The Bull and Last is a pub which I used to frequent back in the day but only ever for drinking, the food wasn’t up to much back then and so it was simply a drinking hole.  However, word on the street was that the Bull and Last was now a food destination, well, if Rene Redzepi’s been there, it must be good.  It was pub quiz night and therefore very busy with large, boisterous groups, exactly how I would be if I was taking part in the quiz.  Unfortunately, to add insult to injury, the quiz master (I’m sure he’s a lovely guy) had possibly the most annoying voice I have ever heard, bar none.  Moving swiftly on to the more positive elements of the evening.  The food was impressive.  The menu was actually rather expensive, maybe a little too expensive, it is still a pub after all.  Anyway, I said I was going to be positive… It was clearly a British menu featuring lots of locally, ethically sourced produce.  If there is a beef tartare on the menu, the rest of the menu may as well not exist for me , so deep is my love for tartare.  So, that was my decision made for me, beef tartare to start, followed by roast venison with celeriac and salsify for main.

My tartare was delicious, very well seasoned and had a bit of a kick to it too.  I also liked the fact that despite already being near perfect, they served extra cornichons and capers, for if you wanted to give those great flavours even more of a lift.  The beef was clearly good quality and coupled with the hand cut fries I had on the side, it was a damn fine starter.  My expectations were high for the main course and I was not disappointed.  The venison was delightfully pink and tender and the accompaniments were tasty, my only slight quibble was that it was maybe a little too rich, it needed better balance, either  lighten the dish or add a bit of a sour note as the combined muskiness of the celeriac and salsify made it a very earthy plate of food.  There were a few blackberries scattered on the plate which if they had been better utilised or more abundant would have provided that much needed sharp character which the dish lacked.  However, all in all, a fine plate of food, all happily washed down with a carafe of Primitivo.

I rounded out my tour with a drink at the Pineapple.  I spent two years working there and have so many fond memories of the place.  I did a lot of partying there as well as working there and I think I was there for a period where it was very much the place to go.  There were many familiar faces around the bar, of people who I am sure have long forgotten me but they were there nonetheless, reminding me that there has been a lot of change in the last 6 years but that there is also a lot that has stayed the same.  And as much as change is good, familiarity can be just as good, especially when you want a pint somewhere cosy…

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The mother of all cakes

I went all out this year.  It was for a VERY special occasion.  It was for my Mummy’s birthday.  It was the mother of all cakes.  I bake often, as I’m sure you’re all aware but there are some occasions which mean I pull out all the stops.  This being one of them.  I have been  notably absent from my family’s lives for the last 6 years, what with living in Australia and all, it was a bit of a schlep to come home for birthdays.  But being that I am on sabbatical in the UK at the moment, as part of my worldwide culinary adventure, I am here, in the UK, primed and ready to bake for loved ones and bake I did!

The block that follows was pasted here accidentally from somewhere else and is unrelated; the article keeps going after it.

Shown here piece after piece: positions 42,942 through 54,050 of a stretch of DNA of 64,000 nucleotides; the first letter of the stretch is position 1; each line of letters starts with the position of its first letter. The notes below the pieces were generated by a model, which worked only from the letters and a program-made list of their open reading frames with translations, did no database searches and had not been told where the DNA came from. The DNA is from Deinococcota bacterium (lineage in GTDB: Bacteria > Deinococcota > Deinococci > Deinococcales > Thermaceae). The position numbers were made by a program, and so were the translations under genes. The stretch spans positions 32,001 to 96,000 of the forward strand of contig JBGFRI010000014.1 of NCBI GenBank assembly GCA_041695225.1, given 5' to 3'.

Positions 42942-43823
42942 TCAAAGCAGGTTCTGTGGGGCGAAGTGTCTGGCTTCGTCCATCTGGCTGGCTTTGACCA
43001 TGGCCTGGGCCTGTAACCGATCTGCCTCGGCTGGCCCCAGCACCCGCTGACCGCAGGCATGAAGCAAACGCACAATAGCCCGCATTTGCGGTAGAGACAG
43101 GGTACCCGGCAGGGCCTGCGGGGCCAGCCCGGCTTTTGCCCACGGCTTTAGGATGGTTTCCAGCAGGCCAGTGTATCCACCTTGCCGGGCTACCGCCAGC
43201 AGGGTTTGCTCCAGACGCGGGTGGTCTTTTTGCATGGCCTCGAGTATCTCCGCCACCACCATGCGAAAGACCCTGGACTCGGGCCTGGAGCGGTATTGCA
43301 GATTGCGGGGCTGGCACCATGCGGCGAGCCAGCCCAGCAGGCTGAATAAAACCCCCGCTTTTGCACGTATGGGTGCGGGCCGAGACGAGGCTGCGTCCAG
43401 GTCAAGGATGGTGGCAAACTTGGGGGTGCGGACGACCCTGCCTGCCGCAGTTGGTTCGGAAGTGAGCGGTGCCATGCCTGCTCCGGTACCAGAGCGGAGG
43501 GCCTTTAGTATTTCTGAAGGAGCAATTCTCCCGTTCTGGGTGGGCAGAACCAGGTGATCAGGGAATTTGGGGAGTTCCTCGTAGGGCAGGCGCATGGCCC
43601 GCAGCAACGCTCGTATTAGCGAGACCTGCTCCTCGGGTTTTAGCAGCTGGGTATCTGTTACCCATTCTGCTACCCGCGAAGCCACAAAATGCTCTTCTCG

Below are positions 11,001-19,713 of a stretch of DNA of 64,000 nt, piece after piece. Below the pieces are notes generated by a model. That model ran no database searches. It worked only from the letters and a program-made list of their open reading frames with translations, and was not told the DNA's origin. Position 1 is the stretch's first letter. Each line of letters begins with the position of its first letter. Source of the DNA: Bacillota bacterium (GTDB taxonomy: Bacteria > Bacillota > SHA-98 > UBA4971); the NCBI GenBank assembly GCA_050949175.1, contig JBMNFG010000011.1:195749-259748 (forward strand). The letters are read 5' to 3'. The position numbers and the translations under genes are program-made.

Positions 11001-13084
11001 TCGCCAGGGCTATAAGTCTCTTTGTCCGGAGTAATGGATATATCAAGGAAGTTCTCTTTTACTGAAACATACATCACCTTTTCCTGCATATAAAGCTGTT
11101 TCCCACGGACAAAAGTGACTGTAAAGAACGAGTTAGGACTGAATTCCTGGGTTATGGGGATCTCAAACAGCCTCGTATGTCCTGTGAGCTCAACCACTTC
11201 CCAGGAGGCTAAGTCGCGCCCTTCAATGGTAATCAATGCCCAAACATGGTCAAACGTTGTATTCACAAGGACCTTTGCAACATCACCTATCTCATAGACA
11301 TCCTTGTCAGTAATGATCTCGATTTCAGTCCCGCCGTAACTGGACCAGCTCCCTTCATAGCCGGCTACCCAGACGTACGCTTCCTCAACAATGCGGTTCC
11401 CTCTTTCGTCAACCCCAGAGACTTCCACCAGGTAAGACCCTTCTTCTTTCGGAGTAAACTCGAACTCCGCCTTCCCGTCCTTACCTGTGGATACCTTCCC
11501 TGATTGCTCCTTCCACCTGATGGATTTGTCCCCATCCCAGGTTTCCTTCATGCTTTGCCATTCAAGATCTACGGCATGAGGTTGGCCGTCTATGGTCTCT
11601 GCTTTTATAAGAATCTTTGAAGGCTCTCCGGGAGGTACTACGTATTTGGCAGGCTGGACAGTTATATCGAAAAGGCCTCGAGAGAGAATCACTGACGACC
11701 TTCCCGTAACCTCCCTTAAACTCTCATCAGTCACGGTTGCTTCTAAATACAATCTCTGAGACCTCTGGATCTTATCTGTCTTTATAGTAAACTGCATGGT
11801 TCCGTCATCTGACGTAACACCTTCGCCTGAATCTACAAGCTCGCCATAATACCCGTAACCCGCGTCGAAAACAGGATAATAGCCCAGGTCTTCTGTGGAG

My Mummy does like sweet things but not too sweet.  Mummy likes things tart! Raspberries, gooseberries, grapefruit, lemons,  if they’re sour, she likes them.  Which seems to be a complete paradox, as she is so sweet.  So I decided to make my favourite lemon curd to feature as one of the cake’s fillings.  I also made a sheep yoghurt mousse, again to add a sour note to the cake.  The sponge itself was a lemon cake, I made two of the same small cakes and sliced them in two so I ended up with four layers of cake.

Sponge layers were interspersed with perfectly tart lemon curd, sheep yoghurt mousse and fresh raspberries.  And all of this was then smothered in a vanilla marshmallow frosting (possibly the most fun frosting in the world) and sprinkled with dehydrated raspberries and topped with happy birthday candles.  It was a fun cake to make and even more fun to eat.

Why is cooking important to me? Because I want to nourish people, because I want to nurture people, because I want to brighten someone’s day with the food I have created.  I think food can be such a beautiful expression of someone’s love, the food that is plated and wrapped and left in the fridge for me (by my darling sister) when I get home from work in the wee hours of the morning is packed full of love.  As I sit here now in the middle of the night, all is quiet, everyone’s asleep but I have a delicious plate of food, food which to me says, I love you and this is my way of showing it.

So, Little Chef making a giant cake filled with my Mummy’s favourite things was a big ‘I love you’ gesture.  We all sat around the beautifully styled kitchen table and each took charge of one course from the birthday menu and we ate and drank and laughed a lot and I made a speech and made everyone cry and we all got a bit tiddly (probably why I made the speech).  Food to me is a form of communion, we all come together to share.

And in the spirit of sharing, I have included lots of photo’s of the cake’s construction.  Great cakes are not born, they are made.